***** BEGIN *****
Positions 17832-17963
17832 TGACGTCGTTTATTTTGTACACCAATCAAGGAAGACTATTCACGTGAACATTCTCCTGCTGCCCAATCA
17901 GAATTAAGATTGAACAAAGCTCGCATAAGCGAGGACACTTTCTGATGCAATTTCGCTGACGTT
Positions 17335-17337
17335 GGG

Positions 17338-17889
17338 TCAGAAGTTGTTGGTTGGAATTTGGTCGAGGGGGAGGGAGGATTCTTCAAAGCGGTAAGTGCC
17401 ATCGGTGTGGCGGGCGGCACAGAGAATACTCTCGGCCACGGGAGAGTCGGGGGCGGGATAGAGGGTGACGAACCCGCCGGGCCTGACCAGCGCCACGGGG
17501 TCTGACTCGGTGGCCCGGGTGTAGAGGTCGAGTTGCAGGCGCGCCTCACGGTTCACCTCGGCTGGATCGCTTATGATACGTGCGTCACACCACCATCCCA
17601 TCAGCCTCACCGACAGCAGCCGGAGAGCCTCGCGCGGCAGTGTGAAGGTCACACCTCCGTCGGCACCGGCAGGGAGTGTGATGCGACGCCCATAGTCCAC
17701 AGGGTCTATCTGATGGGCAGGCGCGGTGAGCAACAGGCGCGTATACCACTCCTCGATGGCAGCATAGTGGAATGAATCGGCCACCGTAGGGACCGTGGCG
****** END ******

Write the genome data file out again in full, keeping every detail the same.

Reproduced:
Positions 17832-17963
17832 TGACGTCGTTTATTTTGTACACCAATCAAGGAAGACTATTCACGTGAACATTCTCCTGCTGCCCAATCA
17901 GAATTAAGATTGAACAAAGCTCGCATAAGCGAGGACACTTTCTGATGCAATTTCGCTGACGTT
Positions 17335-17337
17335 GGG

Positions 17338-17889
17338 TCAGAAGTTGTTGGTTGGAATTTGGTCGAGGGGGAGGGAGGATTCTTCAAAGCGGTAAGTGCC
17401 ATCGGTGTGGCGGGCGGCACAGAGAATACTCTCGGCCACGGGAGAGTCGGGGGCGGGATAGAGGGTGACGAACCCGCCGGGCCTGACCAGCGCCACGGGG
17501 TCTGACTCGGTGGCCCGGGTGTAGAGGTCGAGTTGCAGGCGCGCCTCACGGTTCACCTCGGCTGGATCGCTTATGATACGTGCGTCACACCACCATCCCA
17601 TCAGCCTCACCGACAGCAGCCGGAGAGCCTCGCGCGGCAGTGTGAAGGTCACACCTCCGTCGGCACCGGCAGGGAGTGTGATGCGACGCCCATAGTCCAC
17701 AGGGTCTATCTGATGGGCAGGCGCGGTGAGCAACAGGCGCGTATACCACTCCTCGATGGCAGCATAGTGGAATGAATCGGCCACCGTAGGGACCGTGGCG